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Roots of the ClassicalThe Popular Origins of Western Music$
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Peter Van der Merwe

Print publication date: 2004

Print ISBN-13: 9780198166474

Published to Oxford Scholarship Online: May 2008

DOI: 10.1093/acprof:oso/9780198166474.001.0001

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PRINTED FROM OXFORD SCHOLARSHIP ONLINE (oxford.universitypressscholarship.com). (c) Copyright Oxford University Press, 2021. All Rights Reserved. An individual user may print out a PDF of a single chapter of a monograph in OSO for personal use. date: 05 August 2021

The Pentatonic Scale

The Pentatonic Scale

(p.38) 4 The Pentatonic Scale
Roots of the Classical

Peter van der Merwe

Oxford University Press

This chapter shows how the pentatonic scale develops out of the children's chant, either by transference and superimposition (e.g., a–g–e + d–c–a) or by the addition of a note at either end (a–g–e + b + d). It also examines the paradoxical nature of this scale, which both maximizes melodic consonance and depends on the major second, an interval intermediate between consonance and dissonance. (Triadic melodies are in a sense pentatonic, since the major triad forms part of the pentatonic scale, but they are not fully pentatonic in effect.) By filling in the gaps, the pentatonic can be developed into the seven-note diatonic scale, but will still be present as a framework. Such frameworks fall into the three pentatonic species of ‘natural’ (c–d–e–g–a), ‘hard’ (e–g–a–b–d), or ‘soft’ (f–g–a–c–d).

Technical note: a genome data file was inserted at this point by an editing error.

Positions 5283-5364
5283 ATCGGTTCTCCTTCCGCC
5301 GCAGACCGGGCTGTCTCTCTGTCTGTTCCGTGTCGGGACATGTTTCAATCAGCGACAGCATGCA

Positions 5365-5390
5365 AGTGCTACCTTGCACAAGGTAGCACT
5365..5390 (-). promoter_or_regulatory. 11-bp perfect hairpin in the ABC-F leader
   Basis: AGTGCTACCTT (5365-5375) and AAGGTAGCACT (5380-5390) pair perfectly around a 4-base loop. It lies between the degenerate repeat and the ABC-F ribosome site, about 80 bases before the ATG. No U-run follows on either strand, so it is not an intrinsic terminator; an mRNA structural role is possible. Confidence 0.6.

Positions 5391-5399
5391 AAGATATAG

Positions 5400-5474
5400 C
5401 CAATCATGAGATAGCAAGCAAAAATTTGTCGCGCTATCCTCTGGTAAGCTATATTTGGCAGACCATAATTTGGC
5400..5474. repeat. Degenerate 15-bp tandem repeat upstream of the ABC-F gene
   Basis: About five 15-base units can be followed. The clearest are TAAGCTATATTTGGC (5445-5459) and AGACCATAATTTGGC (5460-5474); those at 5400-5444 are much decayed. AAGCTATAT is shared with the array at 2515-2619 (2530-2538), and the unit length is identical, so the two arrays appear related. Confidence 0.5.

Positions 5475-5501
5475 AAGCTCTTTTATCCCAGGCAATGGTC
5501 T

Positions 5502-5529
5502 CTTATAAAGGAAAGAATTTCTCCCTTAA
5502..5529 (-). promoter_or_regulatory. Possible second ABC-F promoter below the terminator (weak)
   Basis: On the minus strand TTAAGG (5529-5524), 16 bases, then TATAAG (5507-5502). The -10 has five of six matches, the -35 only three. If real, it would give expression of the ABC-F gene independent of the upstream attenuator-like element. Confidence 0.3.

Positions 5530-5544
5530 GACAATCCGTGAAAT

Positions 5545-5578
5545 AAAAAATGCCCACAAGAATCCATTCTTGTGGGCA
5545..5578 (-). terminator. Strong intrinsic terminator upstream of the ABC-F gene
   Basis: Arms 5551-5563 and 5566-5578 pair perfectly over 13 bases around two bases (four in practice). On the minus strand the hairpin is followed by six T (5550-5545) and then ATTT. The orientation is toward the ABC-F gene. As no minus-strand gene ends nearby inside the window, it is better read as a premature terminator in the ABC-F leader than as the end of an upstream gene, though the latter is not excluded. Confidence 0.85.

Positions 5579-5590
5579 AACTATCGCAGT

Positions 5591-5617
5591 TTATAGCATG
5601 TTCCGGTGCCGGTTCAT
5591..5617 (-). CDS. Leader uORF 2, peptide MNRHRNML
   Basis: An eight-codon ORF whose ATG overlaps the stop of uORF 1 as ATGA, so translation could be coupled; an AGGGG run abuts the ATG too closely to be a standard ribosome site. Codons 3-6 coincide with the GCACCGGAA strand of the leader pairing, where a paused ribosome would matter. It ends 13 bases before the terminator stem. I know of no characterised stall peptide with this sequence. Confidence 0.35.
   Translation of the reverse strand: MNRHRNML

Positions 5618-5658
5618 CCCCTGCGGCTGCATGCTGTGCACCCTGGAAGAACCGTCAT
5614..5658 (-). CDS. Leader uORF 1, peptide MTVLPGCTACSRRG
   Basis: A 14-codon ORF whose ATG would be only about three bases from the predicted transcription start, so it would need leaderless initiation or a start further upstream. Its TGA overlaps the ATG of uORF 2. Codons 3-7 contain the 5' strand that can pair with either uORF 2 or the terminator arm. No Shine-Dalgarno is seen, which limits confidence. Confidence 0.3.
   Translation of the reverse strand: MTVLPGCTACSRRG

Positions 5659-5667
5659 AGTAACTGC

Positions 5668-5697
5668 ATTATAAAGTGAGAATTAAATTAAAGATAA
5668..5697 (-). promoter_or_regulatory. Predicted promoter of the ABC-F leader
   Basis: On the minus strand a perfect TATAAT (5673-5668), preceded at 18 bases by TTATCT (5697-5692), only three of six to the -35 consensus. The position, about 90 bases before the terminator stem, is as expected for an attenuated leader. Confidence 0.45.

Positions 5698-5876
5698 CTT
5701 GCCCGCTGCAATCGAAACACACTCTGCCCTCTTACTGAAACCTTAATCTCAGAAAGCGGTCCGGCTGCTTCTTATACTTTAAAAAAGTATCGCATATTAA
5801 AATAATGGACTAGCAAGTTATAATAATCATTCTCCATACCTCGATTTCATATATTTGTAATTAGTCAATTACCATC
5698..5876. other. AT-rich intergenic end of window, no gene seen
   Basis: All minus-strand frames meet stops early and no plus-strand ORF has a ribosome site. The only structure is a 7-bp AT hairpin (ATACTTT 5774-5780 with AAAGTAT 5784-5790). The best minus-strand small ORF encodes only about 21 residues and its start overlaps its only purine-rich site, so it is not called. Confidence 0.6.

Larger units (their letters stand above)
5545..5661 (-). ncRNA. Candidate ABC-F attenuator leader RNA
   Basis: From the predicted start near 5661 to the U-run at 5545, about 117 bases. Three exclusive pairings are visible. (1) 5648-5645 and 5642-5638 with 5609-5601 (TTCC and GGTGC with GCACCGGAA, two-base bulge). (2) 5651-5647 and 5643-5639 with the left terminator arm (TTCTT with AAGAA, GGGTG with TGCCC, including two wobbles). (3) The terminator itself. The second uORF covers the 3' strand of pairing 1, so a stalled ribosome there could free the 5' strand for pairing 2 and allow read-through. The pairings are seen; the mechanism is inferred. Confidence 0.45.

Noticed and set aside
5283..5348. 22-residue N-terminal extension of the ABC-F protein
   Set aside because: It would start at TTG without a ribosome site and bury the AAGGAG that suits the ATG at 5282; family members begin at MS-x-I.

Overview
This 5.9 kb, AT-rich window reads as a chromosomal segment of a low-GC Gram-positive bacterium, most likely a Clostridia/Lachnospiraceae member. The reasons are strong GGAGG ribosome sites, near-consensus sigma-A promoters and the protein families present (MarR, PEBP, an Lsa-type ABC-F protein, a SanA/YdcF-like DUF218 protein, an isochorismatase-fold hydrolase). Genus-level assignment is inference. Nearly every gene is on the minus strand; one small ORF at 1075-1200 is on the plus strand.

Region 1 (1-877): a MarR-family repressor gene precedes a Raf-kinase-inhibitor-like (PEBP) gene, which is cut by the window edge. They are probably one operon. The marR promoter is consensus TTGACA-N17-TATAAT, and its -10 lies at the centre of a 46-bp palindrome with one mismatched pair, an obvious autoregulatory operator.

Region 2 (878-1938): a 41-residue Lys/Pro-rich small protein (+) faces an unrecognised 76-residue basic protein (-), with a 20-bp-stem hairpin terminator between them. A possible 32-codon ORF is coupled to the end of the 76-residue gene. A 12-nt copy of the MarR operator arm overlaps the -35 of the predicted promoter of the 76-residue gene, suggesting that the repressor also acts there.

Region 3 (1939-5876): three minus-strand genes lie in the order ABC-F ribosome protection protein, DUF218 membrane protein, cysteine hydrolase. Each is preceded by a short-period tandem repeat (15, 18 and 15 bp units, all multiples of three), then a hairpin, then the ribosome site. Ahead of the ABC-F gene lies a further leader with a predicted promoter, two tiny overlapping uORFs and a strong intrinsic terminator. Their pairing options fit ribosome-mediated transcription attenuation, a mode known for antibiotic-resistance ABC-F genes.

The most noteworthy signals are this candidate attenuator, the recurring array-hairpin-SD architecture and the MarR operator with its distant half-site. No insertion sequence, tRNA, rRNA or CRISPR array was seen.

Keywords:   children's chant, melodic consonance, triadic melodies, diatonic scale, pentatonic species

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